e time. Greywell’s wife, Margaret, worked at the business on a part-time basis, taking care of administrative activities, such as accounting and payroll. The rest of her time was spent looking after their two children and their home. A typical diving day at Coral Divers began around 7:30 a.m. Greywell would open the office and review the activities list for the day. If any divers needed to be picked up at the resorts in Nassau or elsewhere on the island, the van driver would need to leave by 7:30 a.m. to be back at the resort for the 9 a.m. departure. Most resort guests began to gather around the office and dock about 8:30 a.m. By 8:45 a.m., the day’s captain and mate began loading the diving gear for the passengers. The boat left at 9 a.m. for the morning dives that were usually “two tank dives,” that is, two dives utilizing one tank of air each. The trip to the first dive site took 20 to 30 minutes. Once there, the captain would explain the dive, the special attractions of the dive, and tell everyone when they were expected back on board. Most dives lasted 30 to 45 minutes, depending on the depth. The deeper the dive, the faster the air consumption. On the trip down, divers were always accompanied by a divemaster, who supervised the dive. The divemaster was responsible for the safety and conduct of the divers while under water. After the divers were back on board, the boat would move to the next site. Greywell tried to plan two dives that had sites near each other. For example, the first dive might be a wall dive in 60 feet of water, and the second might be a nearby wreck 40 feet down. The second dive would also last approximately 40 minutes. If the dives went well, the boat would be back at the resort by noon, which allowed time for lunch and sufficient surface time for divers who might be interested in an afternoon dive. Two morning dives were part of the resort package. Whether the boat went out in the afternoon depended on the number of nonresort guest divers contracted for afternoon dives. If enough paying divers were signed up, Greywell was happy to let resort guests ride and dive free of charge. If there were not enough paying divers, no afternoon dive trips were scheduled, and the guests were on their own to swim at the beach, sightsee or just relax. Purchased by MICHELE VINCENTI ([email protected]) on February 11, 2012Page 12 9B08M041 When space was available, non-divers (either snorkelers or bubble-watchers) could join the boat trip for a fee of $15 to $25. Greywell’s Options Greywell’s bookings ran 90 per cent of capacity during the high season (December through May) and 50 per cent of capacity during the low season (June through November). Ideally, he wanted to increase the number of bookings for the resort and dive businesses during both seasons. Adding additional diving attractions could increase both resort and dive revenues. Focusing on family vacations could increase revenues because families would probably increase the number of paying guests per room. Break-even costs were calculated based on two adults sharing a room. Children provided an additional revenue source since the cost of the room had been covered by the adults, and children under 10 incurred no diving-related costs. However, either strategy, adding adventure diving to his current general offerings or adjusting the focus of the resort to encourage family diving vacations, would require some changes and cost money. The question was whether the changes would increase revenue enough to justify the costs and effort involved. Emphasizing family diving vacations would probably require some changes to the physical property of the resort. Four of the cottages had already been renovated. The other two also would need to be upgraded, which would cost $15,000 to $25,000 each, depending on the amenities added. The Bahamas had duties of up to 35 per cent, which caused renovation costs involving imported goods to be expensive. The attached motel-type units also would need to be refurbished at some point. The resort had the space and facilities for a kitchen and dining area, but Greywell had not done anything about opening these facilities. The Rascals in Paradise people had offered to help set up a children’s menu. He could hire a chef, prepare the meals himself or offer the concession to either the nearby restaurant or someone else. He would also need to build a children’s play structure. An open area with shade trees between the office and the cottages would be ideal for a play area. Rascals would provide the teacher/escort for the family vacation groups, and it would be fairly easy to find babysitters for the children as needed. The people who lived on this part of the island were very family-oriented and would welcome the opportunity for additional income. From asking around, Greywell determined that between $5 and $10 per hour was the going rate for a sitter. Toys and other play items could be added gradually. The Rascals people had said that, once the program was in place, Greywell could expect bookings to run 90 per cent capacity annually from new and return bookings. Although the package prices were competitive, the attraction was in group bookings and the prospect of a returning client base. Adding adventure diving would be a relatively easy thing to do. Shark Wall and Shark Buoy were less than an hour away by boat. Both of these sites featured sharks that were already accustomed to being fed. The cost of shark food would be $10 per dive. None of Greywell’s current staff was particularly excited about the prospect of adding shark feeding to their job description. But these staff could be relatively easily replaced. Greywell could probably find an experienced divemaster who would be willing to lead the shark dives. He would also have to purchase a special chain mail suit for the feeder at a cost of about $15,000. Although few accidents occurred during shark feeds, Greywell would rather be safe than sorry. His current boats, especially the 40-footers, would be adequate for transporting divers to the sites. The other shark dive operators might not be happy about having him at the sites, but they could do little about it. Shark divers were charged a premium fee. For example, a shark dive would cost $115 for a two-tank dive, compared with $65 for a normal two-tank dive. He figured that he could add shark dives to the schedule on Wednesdays and Saturdays without taking away from regular business. Although he needed a minimum of four divers on a trip at regular rates to cover the cost of taking out the boat, 10 or 12 divers would be ideal. Purchased by MICHELE VINCENTI ([email protected]) on February 11, 2012Page 13 9B08M041 Greywell could usually count on at least eight divers for a normal dive, but he did not know how much additional new and return business he could expect from shark diving. A third option was for Greywell to try to improve his current operations and not add any new diving attractions, which would require him to be much more cost efficient in his operations. For example, he would have to strictly adhere to the policy of requiring a minimum number of divers per boat, and staff reductions might improve the bottom line by five per cent to 10 per cent. He would need to be very attentive to materials ordering, fuel costs and worker productivity in order to realize any gains with this approach. However, he was concerned that by continuing as he had, Coral Divers Resort would not be distinguished as unique from other resorts in the Bahamas. He did not know the long-term implications of this approach. As Greywell reached the office, he turned to watch the sun sink into the ocean. Although it was a view he had come to love, a lingering thought was that perhaps it was time to relocate to a less crowded location. Purchased by MICHELE VINCENTI ([email protected]) on February 11, 2012Page 14 9B08M041 Exhibit 1 U.S. POPULATION DEMOGRAPHICS 1980, 1990 AND 2000 Note: Numbers are in the thousands Source: U.S. Bureau of the Census, 2000. Retrieved from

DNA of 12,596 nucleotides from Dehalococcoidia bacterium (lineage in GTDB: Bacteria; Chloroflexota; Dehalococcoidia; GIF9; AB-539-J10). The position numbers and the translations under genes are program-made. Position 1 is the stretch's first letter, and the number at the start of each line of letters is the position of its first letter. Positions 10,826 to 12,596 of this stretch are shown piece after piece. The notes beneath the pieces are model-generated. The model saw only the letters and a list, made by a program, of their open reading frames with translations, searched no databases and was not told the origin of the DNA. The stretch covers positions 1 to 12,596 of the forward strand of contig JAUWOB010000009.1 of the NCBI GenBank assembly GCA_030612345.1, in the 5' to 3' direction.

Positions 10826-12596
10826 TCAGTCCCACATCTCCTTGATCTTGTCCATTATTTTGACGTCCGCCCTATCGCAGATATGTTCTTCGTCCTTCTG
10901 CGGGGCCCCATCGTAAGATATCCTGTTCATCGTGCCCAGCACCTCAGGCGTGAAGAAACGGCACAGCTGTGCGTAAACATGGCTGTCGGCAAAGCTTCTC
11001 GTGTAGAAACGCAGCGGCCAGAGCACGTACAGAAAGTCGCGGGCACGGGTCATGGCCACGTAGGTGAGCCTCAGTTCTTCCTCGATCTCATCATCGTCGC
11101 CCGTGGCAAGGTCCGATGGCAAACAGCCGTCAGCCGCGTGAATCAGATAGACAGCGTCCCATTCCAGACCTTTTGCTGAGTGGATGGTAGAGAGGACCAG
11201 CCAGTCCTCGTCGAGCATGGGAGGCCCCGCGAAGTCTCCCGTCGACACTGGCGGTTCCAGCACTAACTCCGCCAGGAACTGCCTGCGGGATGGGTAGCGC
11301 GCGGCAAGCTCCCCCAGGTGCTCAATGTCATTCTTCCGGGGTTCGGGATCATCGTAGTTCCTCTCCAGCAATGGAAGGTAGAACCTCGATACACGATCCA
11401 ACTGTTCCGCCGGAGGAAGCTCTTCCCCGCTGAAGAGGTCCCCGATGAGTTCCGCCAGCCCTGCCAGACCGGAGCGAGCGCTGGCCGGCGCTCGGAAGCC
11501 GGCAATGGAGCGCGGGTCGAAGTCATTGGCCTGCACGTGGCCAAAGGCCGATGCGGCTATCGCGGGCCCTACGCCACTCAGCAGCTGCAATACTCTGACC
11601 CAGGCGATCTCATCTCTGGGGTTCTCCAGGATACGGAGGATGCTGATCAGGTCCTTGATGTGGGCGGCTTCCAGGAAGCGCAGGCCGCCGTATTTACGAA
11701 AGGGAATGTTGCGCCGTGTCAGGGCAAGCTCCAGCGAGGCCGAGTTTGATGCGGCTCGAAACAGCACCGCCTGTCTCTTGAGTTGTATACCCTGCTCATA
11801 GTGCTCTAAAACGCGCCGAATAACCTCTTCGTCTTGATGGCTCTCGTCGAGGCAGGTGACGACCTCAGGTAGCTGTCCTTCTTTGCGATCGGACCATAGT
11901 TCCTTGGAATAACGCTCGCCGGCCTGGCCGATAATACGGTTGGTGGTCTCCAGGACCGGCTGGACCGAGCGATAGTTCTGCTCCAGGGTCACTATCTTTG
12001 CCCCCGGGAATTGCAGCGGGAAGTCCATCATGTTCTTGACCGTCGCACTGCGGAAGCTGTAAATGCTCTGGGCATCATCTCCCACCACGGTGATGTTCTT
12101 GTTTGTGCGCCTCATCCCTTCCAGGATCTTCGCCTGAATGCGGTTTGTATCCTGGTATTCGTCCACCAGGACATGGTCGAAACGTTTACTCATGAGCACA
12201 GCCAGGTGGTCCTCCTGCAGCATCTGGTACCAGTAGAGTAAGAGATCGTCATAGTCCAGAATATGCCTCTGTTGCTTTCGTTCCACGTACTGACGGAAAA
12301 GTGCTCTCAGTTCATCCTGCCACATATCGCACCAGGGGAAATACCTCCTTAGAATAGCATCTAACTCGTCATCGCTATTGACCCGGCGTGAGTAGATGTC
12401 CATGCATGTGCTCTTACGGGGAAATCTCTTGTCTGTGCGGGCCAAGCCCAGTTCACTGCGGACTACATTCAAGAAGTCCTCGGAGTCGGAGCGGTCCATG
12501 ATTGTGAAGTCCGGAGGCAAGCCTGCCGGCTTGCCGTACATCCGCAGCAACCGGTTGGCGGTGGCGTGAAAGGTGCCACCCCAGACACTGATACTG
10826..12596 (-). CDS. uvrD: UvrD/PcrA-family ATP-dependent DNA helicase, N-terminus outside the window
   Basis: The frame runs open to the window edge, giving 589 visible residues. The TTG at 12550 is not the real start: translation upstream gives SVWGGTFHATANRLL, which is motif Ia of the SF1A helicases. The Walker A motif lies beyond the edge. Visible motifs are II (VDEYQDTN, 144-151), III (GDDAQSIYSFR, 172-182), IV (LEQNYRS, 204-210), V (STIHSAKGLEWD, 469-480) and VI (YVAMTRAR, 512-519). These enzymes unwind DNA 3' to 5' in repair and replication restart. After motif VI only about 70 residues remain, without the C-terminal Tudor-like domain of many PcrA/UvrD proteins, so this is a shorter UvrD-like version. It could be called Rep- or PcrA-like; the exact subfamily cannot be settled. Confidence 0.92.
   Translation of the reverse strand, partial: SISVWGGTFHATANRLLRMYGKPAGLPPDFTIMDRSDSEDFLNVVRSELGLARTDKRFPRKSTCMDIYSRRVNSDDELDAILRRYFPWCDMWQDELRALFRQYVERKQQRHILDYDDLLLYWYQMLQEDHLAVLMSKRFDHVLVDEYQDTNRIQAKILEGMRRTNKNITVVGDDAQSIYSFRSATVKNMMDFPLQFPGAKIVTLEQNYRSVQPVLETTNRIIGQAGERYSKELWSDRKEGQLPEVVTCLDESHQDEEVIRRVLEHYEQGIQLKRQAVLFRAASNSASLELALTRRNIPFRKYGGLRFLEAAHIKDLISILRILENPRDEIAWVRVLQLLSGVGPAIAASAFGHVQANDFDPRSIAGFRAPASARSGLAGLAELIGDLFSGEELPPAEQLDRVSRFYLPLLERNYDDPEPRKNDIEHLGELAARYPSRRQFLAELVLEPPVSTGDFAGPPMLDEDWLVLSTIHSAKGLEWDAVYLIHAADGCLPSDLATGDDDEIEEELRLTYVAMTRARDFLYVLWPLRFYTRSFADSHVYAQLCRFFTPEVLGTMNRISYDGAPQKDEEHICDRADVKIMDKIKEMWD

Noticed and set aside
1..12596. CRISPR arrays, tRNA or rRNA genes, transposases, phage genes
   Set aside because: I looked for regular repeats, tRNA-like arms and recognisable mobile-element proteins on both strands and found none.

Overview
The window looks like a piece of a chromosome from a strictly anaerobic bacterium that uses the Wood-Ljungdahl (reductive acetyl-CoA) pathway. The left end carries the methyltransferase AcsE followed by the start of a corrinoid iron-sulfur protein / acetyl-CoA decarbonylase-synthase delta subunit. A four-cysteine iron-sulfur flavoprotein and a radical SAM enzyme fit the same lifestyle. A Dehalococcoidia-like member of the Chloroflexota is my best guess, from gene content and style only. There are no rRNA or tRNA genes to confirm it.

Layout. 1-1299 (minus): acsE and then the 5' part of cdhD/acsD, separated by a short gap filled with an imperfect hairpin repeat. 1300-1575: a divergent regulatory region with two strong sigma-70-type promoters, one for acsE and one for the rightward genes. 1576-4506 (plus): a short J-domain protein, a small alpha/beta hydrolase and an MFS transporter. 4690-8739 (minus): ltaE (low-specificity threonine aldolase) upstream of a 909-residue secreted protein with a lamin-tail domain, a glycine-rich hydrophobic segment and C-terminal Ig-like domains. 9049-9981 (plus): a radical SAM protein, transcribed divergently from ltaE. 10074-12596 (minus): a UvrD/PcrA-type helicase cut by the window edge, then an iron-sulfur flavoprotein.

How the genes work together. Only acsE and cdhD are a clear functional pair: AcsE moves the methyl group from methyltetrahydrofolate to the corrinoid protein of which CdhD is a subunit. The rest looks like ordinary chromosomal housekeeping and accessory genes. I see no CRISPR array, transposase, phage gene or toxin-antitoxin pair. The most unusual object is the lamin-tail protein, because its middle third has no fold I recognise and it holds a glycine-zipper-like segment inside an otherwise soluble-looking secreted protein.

geo_id=01000US&-qr_name=DEC_2000_SF1_U_DP1&- ds_name=DEC_2000_SF1_U on April 10, 2008 Exhibit 2 US DIVER DEMOGRAPHICS: AGE OF DIVERS Source: PADI Diver Survey Results and Analysis. 0 5000 10000 15000 20000 25000 <5 5 to 9 10 to 14 15 to 19 20 to 24 25 to 29 30 to 34 35 to 39 40 to 44 45 to 49 50 to 54 55 to 59 60 to 64 65 to 74 75 to 84 85+ Age Group Population 1980 1990 2000 0% 5% 10% 15% 20% 25% <18 18-24 25-29 30-34 35-39 40-44 45-49 50-54 55-64 Age Groups Percent of Respondents Purchased by MICHELE VINCENTI ([email protected]) on February 11, 2012Page 15 9B08M041 Exhibit 3 NAMES AND LOCATION OF DIVING OPERATORS IN THE BAHAMAS Abaco Above and Below Abaco Brendal’s Dive Center International Dive Abaco Dive Guana Froggies Out Island Adventures, Ltd. Treasure Divers Andros Coral Caverns Dive Resort Kamalame Cay Resort Seascape Inn Small Hope Bay Lodge Tiamo Resort Bimini Bill & Nowdla Keefe’s Bimini Undersea Scuba Bimini Cat Island Hawk’s Nest Resort & Marina Eleuthera/Habour Island Cape Eleuthera Divers Ocean Fox Divers Valentine’s Dive Center Exuma Exuma Scuba Adventures Live-Aboard Dive Boats Aqua Cat Cruises Blackbeard’s Cruises Cat Ppalu Cruises Explorer Ventures Juliet Sailing and Diving Nekton Diving Cruises Sea Dragon The Dream Team, Inc. Long Island Cape Santa Maria Beach Resort Reel Divers at Grotto Bay Stella Maris Resort Club New Providence Island/Nassau Bahama Divers Ltd. Coral Divers Resort Land Shark Divers Stuart Cove’s Dive South Ocean San Salvador Riding Rock Resort Source: The Bahamas Diving Association membership Purchased by MICHELE VINCENTI ([email protected]) on February 11, 2012Page 16 9B08M041 EXHIBIT 4 RASCALS IN PARADISE PRICING GUIDE Rascals Special Family Weeks Destination Price Notes Bahamas South Ocean Beach $3,120 to $3,970 Lunch not included Small Hope Bay $3,504 Scuba diving included. Local host only. Mexico Hotel Buena Vista $2,150 to $2,470 Hotel Club Akumal $2,080 to $3,100 Lunch and airport transfer not included. Note: Prices are based on a family of four with two adults and two children aged two and 11. Rates are per week (seven nights) and include (except as noted): accommodations, Rascals escort, meals, babysitter, children’s activities, airport transfers, taxes and services, and a $2,500 cancellation insurance per family booking. Airfares not included. Exhibit 5 RASCALS IN PARADISE PRICING GUIDE* Independent Family Trips Destination Price Notes Bahamas South Ocean Beach $1,355 to $1,771 Small Hope Bay $2,860 to $3,560 All meals, bar service, babysitter and diving included. Hope Town Harbour Lodge $962 to $1,121 Treasure Cay $875 to $1,750 Stella Maris, Long Island $1,547 to $2,597 Mexico Hotel Buena Vista $1,232 to $1,548 All meals included Hotel Club Akumal $624 to $1,779 Hotel Presidente $1,120 to $1,656 La Concha $655 to $963 Plaza Las Glorias $632 to $1,017 Note: Prices are based on a family of four with two adults and two children aged two and 11. Rates are per week (seven nights) and include accommodations and applicable taxes. These rates are to be used as a guide only. Each booking is quoted separately and the amount charged depends on season, type of accommodation, ages and number of children, meal and activity inclusions. All prices are subject to change. Some variations apply. Airfares not included. Purchased by MICHELE VINCENTI ([email protected]) on February 11, 2012Page 17 9B08M041 Exhibit 6 COMPARATIVE BALANCE SHEETS as at June 30 (US$) 2007 2006 2005 Assets Current Assets Cash $ 5,362 8,943 15,592 Accounts Receivable 2,160 8,660 2,026 Inventories 5,519 6,861 9,013 Prepaid Expenses 9,065 8,723 8,195 Total Current Assets 22,106 33,187 34,826 Fixed Assets Land 300,000 300,000 300,000 Building 200,000 200,000 200,000 Less: Accumulated Depreciation (70,000) (60,000) (50,000) Boats 225,000 225,000 225,000 Less: Accumulated Depreciation (157,500) (135,000) (112,500) Vehicles 54,000 54,000 54,000 Less: Accumulated Depreciation (32,400) (21,600) (10,800) Diving Equipment 150,000 150,000 150,000 Less: Accumulated Depreciation (90,000) (60,000) (30,000) Total Fixed Assets 579,100 652,400 725,700 Total Assets 601,206 685,587 760,526 Liabilities Current Liabilities Accounts Payable 1,689 4,724 1,504 Bank Loan 20,000 – 2,263 Mortgage Payable, current portion 25,892 25,892 25,892 Note Payable, current portion 40,895 40,895 40,895 Total Current Liabilities 88,476 71,511 70,554 Long-term Liabilities Mortgage Payable, due in 1996 391,710 417,602 443,494 Note Payable, 5-year 81,315 122,210 163,105 Total Long-term Liabilities 473,025 539,812 606,599 Total Liabilities 561,501 611,323 677,153 Shareholders’ Equity Jonathan Greywell, Capital 44,879 44,879 44,879 Retained Earnings (5,174) 29,385 38,494 Total Shareholders’ Equity 39,705 74,264 83,373 Total Liabilities and Shareholders’ Equity $ 601,206 685,587 760,526 Purchased by MICHELE VINCENTI ([email protected]) on February 11, 2012Page 18 9B08M041 Exhibit 6 (continued) Note: Bahama$1 = US$1 2007 2006 2005 Revenue Diving and lodging packages $ 482,160 507,670 529,820 Day diving 11,680 12,360 14,980 Certifications 5,165 5,740 7,120 Lodging 2,380 1,600 1,200 Miscellaneous 1,523 1,645 1,237 Total Revenues 502,908 529,015 554,357 Expenses Advertising and promotion 15,708 15,240 13,648 Bank charges 1,326 1,015 975 Boat maintenance and fuel 29,565 31,024 29,234 Cost of goods sold 762 823 619 Depreciation 73,300 73,300 73,300 Dues and fees 3,746 4,024 3,849 Duties and taxes 11,405 18,352 17,231 Insurance 36,260 34,890 32,780 Interest, mortgage, note and loan 40,544 40,797 41,174 Management salary 31,600 31,600 31,600 Office Supplies 12,275 12,753 11,981 Professional fees 11,427 10,894 10,423 Repairs and maintenance, building 15,876 12,379 9,487 Salaries, wages and benefits 196,386 194,458 191,624 Telephone and fax 9,926 9,846 7,689 Trade shows 14,523 14,679 14,230 Utilities 20,085 19,986 17,970 Vehicles, maintenance and fuel 12,753 12,064 11,567 Total Expenses 537,467 538,124 519,381 Net Income (34,559) (9,109) (34,976) Retained Earnings, beginning 29,385 38,494 3,518 Retained Earnings, ending $ (5,174) 29,385 38,494 Purchased by MICHELE VINCENTI ([email protected]) on February 11, 2012Page 19 9B08M041 Exhibit 7 CORAL DIVERS RESORT PRICING GUIDE Family Dive Vacations Destination Duration Price Notes Bahamas Coral Divers Resort $1,355 to 1,455 Standard accommodations, continental breakfast and daily two-tank dive included. Coral Divers Resort $1,800 to $1,950 Deluxe accommodations, continental breakfast and daily two-tank dive included. Note: Prices are based on a family of four with two adults and two children ages two and 11. Rates are per week (7 nights) and include accommodations and applicable taxes. Rates will be dependent on season, type of accommodation, ages and number of children. All prices are subject to change. Airfares not included. Prices dropped to $600 to $700 per week for the standard package and $800 to $900 for deluxe accommodation if diving was excluded. Purchased by MICHELE VINCENTI ([email protected]) on February 11, 2012